No 210 June 2020

Surviving and thriving in times of pandemics

LORETTA RILEY

Loretta Riley is Advanced Social Worker, Queensland Haemophilia Centre, Royal Brisbane and Women's Hospital


If I may hazard a guess, 2020 isn’t turning out like you imagined.  No-one would have foreseen that we would be physically isolating during our usual activities, keeping a physical distance between ourselves and people we associate with in the workplace, working from home, keeping distance at supermarkets and during any other community activities and staying home as much as possible. That cafes and restaurants would only be able to serve take-away. 

Or that outpatient clinic appointments would be transformed into virtual clinics - in the Adult Haemophilia Treatment Centre in Queensland we have been using telehealth (videocalls like Skype or FaceTime) and telephone as much as possible.    


Despite the fact that these strategies have been implemented to keep us safe and reduce the levels of transmission of the COVID-19 virus, many people across the world have been experiencing reactions of fear, overwhelm, despair, anxiety and loss at varying levels.  These reactions are all normal responses to change and the levels of how you experience them varies from person to person, depending on your individual circumstances and what else is happening in your life.  
 

THE THREAT RESPONSE


When we feel under threat, our amygdalas (which are located in our brain and play an important role in our emotions) are switched on, our brain is in ‘protection mode’, trying to keep us safe – you might have heard of the flight, fight, freeze response. During the COVID-19 crisis, our brains have been working from this response at some level.  Our bodies have been producing cortisol and adrenaline and other hormones as part of this process. These ‘stress chemicals’ are helpful short-term in our bodies, but over a long time they are not so good for our general health and well-being. When you are in this space, your body is preparing to keep you safe.  You may have noticed:
  • Difficulty concentrating and focusing on work or things you need to do
  • Difficulty learning new things
  • An increased focus on reading and listening for information on the pandemic – what is happening here or around the world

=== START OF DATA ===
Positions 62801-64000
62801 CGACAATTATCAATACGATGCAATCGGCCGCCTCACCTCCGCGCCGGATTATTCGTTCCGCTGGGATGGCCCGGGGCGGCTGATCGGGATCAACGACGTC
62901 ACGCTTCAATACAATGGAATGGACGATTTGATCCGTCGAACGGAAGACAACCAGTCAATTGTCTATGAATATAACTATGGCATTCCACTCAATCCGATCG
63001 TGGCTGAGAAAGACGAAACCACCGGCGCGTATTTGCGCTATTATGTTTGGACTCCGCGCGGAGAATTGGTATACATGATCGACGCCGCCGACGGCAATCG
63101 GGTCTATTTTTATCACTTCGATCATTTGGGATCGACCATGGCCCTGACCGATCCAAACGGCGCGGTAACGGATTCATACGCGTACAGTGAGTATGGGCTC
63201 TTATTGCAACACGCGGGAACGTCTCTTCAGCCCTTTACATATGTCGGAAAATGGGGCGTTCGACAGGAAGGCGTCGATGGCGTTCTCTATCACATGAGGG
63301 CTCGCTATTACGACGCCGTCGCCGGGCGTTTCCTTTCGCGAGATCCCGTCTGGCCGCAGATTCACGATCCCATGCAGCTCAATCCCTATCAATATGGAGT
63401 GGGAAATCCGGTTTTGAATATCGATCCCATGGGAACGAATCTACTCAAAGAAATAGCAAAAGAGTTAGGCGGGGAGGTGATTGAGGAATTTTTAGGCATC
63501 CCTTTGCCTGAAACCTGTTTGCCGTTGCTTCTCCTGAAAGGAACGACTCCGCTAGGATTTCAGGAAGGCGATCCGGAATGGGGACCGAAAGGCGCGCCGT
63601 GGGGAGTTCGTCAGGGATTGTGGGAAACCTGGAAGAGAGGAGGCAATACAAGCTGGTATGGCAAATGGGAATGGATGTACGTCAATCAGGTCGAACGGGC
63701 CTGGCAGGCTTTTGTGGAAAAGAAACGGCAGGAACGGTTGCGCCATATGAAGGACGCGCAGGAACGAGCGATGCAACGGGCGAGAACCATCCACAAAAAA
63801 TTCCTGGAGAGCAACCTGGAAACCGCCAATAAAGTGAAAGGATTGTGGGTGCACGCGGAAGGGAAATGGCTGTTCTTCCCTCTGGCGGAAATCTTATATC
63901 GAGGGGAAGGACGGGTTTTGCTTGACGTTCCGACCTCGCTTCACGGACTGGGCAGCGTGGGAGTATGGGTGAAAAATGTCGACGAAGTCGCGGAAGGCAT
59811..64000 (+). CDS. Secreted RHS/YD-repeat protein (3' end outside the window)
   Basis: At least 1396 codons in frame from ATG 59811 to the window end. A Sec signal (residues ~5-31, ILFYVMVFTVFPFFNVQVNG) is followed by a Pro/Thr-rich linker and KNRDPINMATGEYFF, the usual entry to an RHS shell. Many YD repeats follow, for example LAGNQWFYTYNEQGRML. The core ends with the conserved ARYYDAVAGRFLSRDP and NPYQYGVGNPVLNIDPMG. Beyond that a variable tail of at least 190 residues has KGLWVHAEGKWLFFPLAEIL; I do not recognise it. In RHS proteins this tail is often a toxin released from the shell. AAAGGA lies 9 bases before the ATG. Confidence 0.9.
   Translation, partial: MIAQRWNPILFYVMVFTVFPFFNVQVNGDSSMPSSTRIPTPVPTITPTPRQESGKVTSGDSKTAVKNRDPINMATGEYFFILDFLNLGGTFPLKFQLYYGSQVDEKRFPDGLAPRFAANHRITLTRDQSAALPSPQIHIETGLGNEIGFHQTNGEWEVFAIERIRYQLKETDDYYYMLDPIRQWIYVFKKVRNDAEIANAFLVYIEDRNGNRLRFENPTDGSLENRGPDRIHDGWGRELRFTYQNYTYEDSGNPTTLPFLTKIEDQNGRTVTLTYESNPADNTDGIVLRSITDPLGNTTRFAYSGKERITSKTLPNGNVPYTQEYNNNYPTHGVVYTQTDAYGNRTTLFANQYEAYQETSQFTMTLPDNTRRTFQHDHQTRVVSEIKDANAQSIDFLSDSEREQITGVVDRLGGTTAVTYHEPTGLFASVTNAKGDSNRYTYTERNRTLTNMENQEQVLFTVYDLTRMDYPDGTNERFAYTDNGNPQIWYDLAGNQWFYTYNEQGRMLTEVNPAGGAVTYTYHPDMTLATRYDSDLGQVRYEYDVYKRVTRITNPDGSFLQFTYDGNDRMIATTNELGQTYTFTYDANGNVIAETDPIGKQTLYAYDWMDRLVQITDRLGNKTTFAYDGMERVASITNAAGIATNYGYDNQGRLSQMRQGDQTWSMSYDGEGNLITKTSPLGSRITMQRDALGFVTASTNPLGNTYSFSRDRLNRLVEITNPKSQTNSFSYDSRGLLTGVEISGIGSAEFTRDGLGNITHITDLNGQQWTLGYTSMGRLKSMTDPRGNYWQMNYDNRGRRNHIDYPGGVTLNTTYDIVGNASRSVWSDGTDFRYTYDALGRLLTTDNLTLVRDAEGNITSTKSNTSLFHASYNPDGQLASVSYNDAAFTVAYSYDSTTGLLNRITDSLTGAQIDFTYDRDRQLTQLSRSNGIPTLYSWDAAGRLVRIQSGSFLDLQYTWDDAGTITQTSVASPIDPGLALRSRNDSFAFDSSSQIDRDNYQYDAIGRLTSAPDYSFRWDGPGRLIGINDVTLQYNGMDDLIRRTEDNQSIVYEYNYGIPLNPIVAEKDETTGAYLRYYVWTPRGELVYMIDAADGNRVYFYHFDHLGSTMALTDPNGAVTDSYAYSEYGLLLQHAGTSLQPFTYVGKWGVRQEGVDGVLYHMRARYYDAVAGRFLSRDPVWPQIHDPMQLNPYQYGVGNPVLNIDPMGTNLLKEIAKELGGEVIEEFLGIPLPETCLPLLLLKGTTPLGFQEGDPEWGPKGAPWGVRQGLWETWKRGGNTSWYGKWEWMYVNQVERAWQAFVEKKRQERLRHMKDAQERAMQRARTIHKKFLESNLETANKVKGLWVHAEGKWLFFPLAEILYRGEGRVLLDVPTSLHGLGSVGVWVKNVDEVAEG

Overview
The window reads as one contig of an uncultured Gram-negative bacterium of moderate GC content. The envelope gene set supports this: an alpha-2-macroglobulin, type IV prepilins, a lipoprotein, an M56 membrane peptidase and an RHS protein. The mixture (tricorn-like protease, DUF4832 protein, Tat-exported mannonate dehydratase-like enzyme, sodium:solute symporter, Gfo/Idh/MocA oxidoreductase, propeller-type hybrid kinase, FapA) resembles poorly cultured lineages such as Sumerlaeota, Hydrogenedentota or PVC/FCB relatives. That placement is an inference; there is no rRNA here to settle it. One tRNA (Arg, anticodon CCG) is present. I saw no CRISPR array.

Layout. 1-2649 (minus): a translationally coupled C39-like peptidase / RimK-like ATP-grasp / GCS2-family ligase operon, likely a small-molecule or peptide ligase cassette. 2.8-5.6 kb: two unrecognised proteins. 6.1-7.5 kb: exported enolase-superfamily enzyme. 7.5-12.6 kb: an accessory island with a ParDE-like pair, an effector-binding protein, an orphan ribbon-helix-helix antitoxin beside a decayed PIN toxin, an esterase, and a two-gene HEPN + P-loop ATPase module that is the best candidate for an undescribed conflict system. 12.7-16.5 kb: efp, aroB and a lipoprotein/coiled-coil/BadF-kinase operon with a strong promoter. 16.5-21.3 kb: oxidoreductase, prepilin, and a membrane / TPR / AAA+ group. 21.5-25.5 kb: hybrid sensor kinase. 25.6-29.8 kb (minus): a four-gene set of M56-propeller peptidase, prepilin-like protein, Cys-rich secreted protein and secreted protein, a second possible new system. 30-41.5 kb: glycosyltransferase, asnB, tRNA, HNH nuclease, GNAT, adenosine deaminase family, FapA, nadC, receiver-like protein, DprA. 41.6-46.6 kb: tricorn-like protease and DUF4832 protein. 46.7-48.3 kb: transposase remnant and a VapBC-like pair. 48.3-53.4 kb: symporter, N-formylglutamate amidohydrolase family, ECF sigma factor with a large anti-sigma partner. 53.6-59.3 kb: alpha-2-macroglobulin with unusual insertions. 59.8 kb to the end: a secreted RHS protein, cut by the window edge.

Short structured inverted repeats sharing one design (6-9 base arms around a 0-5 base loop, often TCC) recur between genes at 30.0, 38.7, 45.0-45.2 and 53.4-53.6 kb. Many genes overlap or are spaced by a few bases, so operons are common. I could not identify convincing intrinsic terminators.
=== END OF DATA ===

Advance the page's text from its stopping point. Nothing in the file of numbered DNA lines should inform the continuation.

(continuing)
• Feeling fatigued 
  • Feeling hypervigilant, being acutely aware what is happening around you
  • Teariness/more emotional than usual
  • Changes in appetite
  • Changes in sleep
  • Feeling lonely
  • Feeling disconnected
  • Feeling restless – tapping feet, legs, fidgeting
  • Being less tolerant of others and of ourselves 
  • Being snappy or cranky, edgy or keyed up
  • Heart racing, feeling breathless without exertion
  • Getting annoyed when something gets in the way of what you are doing
  • Finding it hard to wind down or relax.

There are many other reactions you may have been experiencing, which are normal responses to this abnormal situation. Very few people living have experienced a worldwide pandemic such as this one and those that were around 100 years ago, when the Spanish influenza epidemic took place, were quite little and so don’t have many memories of it.  We are now well connected world-wide and daily have been hearing the stories both here in Australia and overseas about the impact of this pandemic, with updates daily on rates of infection and rates of death.  We have been physically disconnected from our friends and family.  Plans have changed, the way we work has changed.  Most importantly, every day there are changes as this situation is ‘ever evolving’.  It has disrupted our sense of safety and control and our assumptions about the world we live in.  

What can we do about it? >
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Date last reviewed: 22 June 2020